Faith Unraveled: How a Girl Who Knew All the Answers Learned to Ask Questions by Rachel Held Evans. This book was right up there with When We Were on Fire in terms of how closely it paralleled my own life experiences. Evans’ story about coming from a fundamentalist evangelical “it’s us against the world” background and learning to be ok asking questions, even if you don’t find answers right away resonated deeply with me. I love that she actually articulates some of the really hard questions of life and faith in this book and doesn’t try to smooth them over with Bible verses or trite Christian phrases. My biggest takeaway was something Evans said at the very end of the book – that there is a difference between questioning God and questioning what you believe about God. I’ve read Evans’ blog off and on and sometimes find her tone to be aggressive or abrasive there – I suppose she is more confrontational and perhaps a bit more liberal than I am – but I have loved all of her books and look forward to reading her newest one, Searching for Sunday, when it’s released later this month.
Found: A Story of Questions, Grace, and Everyday Prayer by Micha Boyett (still on sale for Kindle $3.03). This book is so beautiful. Boyett is a poet and it shows through in her beautiful prose. This is a story for tired Christians who need to experience God in the ordinariness of life. After the birth of her son, Boyett finds that she has lost prayer, something that was always a staple in her life before, and she sets out to rediscover it. What she discovers is that sometimes prayer doesn’t look the way we expect it to. This book particularly resonated with me as a fellow evangelical who grew up and feeling burdened by the need to pray more, read more, do more. This book will probably be especially meaningful for those who feel they’ve lost themselves in parenthood, but even as someone who is not a mother I could relate so well.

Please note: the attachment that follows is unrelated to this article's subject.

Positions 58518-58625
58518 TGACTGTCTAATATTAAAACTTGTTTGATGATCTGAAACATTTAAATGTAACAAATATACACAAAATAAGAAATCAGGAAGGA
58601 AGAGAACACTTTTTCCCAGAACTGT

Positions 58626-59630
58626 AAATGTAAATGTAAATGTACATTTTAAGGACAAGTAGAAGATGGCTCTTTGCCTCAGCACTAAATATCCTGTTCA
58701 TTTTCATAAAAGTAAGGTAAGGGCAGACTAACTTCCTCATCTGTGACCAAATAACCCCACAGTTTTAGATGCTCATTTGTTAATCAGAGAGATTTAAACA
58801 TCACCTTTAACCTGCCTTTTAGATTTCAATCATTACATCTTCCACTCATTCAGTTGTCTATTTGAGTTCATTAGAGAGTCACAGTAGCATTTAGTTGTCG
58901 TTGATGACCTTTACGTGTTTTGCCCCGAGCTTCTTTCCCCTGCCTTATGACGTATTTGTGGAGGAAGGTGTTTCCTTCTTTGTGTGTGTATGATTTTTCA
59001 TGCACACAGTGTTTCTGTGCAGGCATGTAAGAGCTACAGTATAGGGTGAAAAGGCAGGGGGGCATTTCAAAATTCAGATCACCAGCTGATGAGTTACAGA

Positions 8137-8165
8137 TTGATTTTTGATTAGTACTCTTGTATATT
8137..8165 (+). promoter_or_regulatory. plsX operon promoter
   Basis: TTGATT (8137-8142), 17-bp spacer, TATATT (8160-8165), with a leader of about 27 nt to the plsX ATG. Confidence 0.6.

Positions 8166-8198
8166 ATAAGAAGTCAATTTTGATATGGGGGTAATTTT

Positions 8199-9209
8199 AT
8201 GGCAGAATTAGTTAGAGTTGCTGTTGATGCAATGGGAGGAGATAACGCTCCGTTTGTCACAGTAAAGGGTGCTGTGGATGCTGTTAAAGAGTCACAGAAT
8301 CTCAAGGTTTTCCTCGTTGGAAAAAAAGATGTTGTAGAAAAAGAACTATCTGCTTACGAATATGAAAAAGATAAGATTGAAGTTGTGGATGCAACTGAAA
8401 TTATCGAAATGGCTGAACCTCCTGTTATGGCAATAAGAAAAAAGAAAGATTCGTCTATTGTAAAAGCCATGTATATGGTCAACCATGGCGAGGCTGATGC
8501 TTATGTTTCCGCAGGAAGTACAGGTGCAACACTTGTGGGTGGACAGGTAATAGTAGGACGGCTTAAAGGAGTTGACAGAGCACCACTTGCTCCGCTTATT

Pastrix: The Cranky, Beautiful Faith of a Sinner & Saint by Nadia Bolz-Weber. This book was profound to me in many ways. I read this after listening to an interview that Bolz-Weber gave a few months ago for Krista Tippett’s “On Being” podcast. I admit that it’s not for everyone, but I am not the kind of person who has to agree with everything someone else says in order to appreciate the truths they share. Bolz-Weber is the pastor of an unconventional Lutheran church in Denver, Colorado called the House for All Sinners and Saints known for such things as the blessing of the motorcycles and the chocolate fountain in the baptismal on Easter Sunday. She writes beautifully about how she came back to faith by believing that there was a place in the Church for someone like her—covered in tattoos and recovering from addictions. One of the most beautiful bits of her book to me was when she talked about falling in love with the liturgy. She says she loved it, “because the liturgy has it’s own integrity. It doesn’t depend on mine.”
Bread and Wine: A Love Letter to Life Around the Table by Shauna Niequist. It was hard for me to know whether this book counted as a spiritual memoir, though I’m not exactly sure what other genre it would fit into. This book is about food and hospitality and about the table as a place for building community. As someone who genuinely loves food, it was moving to me to read these stories of good food and shared meals being a way to honor God for the gifts of the earth and to love the people who share our lives. While Niequiest’s other books Cold Tangerines and Bittersweet fit more cleanly into the category of “spiritual memoir” this book about food and hospitality is my favorite. It is a feast in every sense of the word.